High Court judge Mr Justice Mitting said that Government attempts to push through cuts on projects registered before the end of the consultation period on the proposals amounted to a breach of consultation rules.
Denying the Department of Energy and Climate Change (DECC) the immediate right to appeal, the judge said the court was also amenable to a judicial review of the consultation, which could force the government to start the consultation process again, delaying the cuts and throwing the programme into further chaos.
The government wants to halve solar subsidies under the feed-in tariff on all installations eligible after 12 December, even though its own consultation on the proposals does not end until 23 December.
The move was challenged by campaign group Friends of the Earth and two solar firms, Solarcentury and HomeSun, which argued in court that the decision to impose cuts on installations before the end of the consultation process was “manifestly unlawful”, citing the damage already done to the industry in abandoned projects.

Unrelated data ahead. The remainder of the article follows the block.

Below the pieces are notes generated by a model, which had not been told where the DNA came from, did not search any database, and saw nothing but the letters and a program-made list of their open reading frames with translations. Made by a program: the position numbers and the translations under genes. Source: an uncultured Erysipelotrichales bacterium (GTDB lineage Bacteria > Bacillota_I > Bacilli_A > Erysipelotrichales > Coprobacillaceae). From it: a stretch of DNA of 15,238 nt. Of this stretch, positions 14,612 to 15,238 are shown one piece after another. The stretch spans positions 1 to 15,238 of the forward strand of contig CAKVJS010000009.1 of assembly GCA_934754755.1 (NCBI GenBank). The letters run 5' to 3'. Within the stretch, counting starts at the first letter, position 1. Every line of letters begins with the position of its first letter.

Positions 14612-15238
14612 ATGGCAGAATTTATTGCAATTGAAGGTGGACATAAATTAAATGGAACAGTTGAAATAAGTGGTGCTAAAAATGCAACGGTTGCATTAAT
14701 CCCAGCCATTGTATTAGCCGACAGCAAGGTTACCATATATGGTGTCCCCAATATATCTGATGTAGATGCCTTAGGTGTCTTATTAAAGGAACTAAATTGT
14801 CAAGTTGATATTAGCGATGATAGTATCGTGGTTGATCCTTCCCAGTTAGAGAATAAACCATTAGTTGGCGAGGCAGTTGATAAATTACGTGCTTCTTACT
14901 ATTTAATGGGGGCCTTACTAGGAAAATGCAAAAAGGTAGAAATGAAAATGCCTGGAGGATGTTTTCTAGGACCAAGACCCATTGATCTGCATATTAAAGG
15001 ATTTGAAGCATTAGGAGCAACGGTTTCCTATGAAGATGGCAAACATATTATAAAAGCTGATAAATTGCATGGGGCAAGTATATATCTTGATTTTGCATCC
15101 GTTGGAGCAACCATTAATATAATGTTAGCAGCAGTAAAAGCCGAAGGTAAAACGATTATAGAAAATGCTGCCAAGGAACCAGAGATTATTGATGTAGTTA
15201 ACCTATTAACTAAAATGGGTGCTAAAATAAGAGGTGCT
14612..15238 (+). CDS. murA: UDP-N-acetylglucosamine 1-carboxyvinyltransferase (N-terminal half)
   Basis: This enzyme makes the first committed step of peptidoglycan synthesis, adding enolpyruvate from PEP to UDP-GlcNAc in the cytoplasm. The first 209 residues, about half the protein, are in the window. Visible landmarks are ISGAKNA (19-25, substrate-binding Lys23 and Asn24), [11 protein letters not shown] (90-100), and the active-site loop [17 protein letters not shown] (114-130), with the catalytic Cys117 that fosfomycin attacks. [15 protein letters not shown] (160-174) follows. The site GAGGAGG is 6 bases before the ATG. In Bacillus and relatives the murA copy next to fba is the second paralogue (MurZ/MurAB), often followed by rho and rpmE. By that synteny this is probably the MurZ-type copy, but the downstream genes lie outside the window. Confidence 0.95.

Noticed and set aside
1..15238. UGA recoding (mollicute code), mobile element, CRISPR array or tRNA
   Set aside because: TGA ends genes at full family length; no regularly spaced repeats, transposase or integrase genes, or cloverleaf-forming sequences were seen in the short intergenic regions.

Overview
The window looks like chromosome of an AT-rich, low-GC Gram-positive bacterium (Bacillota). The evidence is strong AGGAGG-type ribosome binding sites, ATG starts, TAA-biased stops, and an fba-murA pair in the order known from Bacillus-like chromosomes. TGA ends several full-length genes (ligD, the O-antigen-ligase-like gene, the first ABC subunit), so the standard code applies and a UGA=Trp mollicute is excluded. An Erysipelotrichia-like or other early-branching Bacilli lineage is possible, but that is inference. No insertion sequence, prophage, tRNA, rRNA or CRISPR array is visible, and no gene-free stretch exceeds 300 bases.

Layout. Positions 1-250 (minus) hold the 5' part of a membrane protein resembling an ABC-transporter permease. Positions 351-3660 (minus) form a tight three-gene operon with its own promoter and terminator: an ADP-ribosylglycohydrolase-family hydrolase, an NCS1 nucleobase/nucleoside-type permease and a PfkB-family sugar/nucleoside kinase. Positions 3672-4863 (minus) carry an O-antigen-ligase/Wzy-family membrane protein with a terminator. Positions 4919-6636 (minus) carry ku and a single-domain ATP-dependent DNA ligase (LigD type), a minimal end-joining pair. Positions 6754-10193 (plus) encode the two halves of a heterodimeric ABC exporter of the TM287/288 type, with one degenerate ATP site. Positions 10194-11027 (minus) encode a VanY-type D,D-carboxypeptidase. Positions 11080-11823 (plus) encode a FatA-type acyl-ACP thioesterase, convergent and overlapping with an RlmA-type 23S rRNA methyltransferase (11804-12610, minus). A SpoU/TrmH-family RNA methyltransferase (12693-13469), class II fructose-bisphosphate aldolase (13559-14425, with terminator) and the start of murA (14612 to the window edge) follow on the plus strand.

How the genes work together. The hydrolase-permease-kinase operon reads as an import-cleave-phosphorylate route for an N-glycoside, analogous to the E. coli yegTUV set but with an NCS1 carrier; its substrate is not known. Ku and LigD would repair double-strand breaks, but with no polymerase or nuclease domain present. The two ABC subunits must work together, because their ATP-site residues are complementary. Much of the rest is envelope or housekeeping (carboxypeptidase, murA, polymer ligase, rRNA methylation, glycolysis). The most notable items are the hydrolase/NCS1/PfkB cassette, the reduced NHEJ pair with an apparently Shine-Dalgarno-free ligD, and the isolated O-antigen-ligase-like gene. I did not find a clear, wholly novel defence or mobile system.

The three organisations welcomed the judge’s ruling, calling it a “win for honesty over illegality”.
But ministers remained defiant, confirming they would seek another hearing on the subject, with DECC lawyers planning to lodge an application to appeal by 4 January: “We disagree with the Court’s decision. We will be seeking an appeal and hope to secure a hearing as soon as possible,” said Greg Barker, minister for climate change and one of the most outspoken critics of the feed-in tariff.
Speaking to Renewable Energy Focus, a spokesman for DECC said it was “too early to say” what the timetable for the cuts would be in the immediate aftermath of the decision, although the Government would continue to collect views with its current consultation process.
Meanwhile HomeSun said it would be prepared to go to court again to defend the feed-in tariff. “We have to wait and see if the cuts will go ahead,” HomeSun chief executive Daniel Green told Renewable Energy Focus.
“HomeSun will always stand up for the rights of homeowners and fight on their behalf to free people from unfair and relentless energy price rises.”
Analysis: "Whilst no-one in the renewables industry was comfortable with the manner in which the latest PV tariff review was carried out, the implications of this decision could be very bad for those technologies benefitting from the feed in tariff..."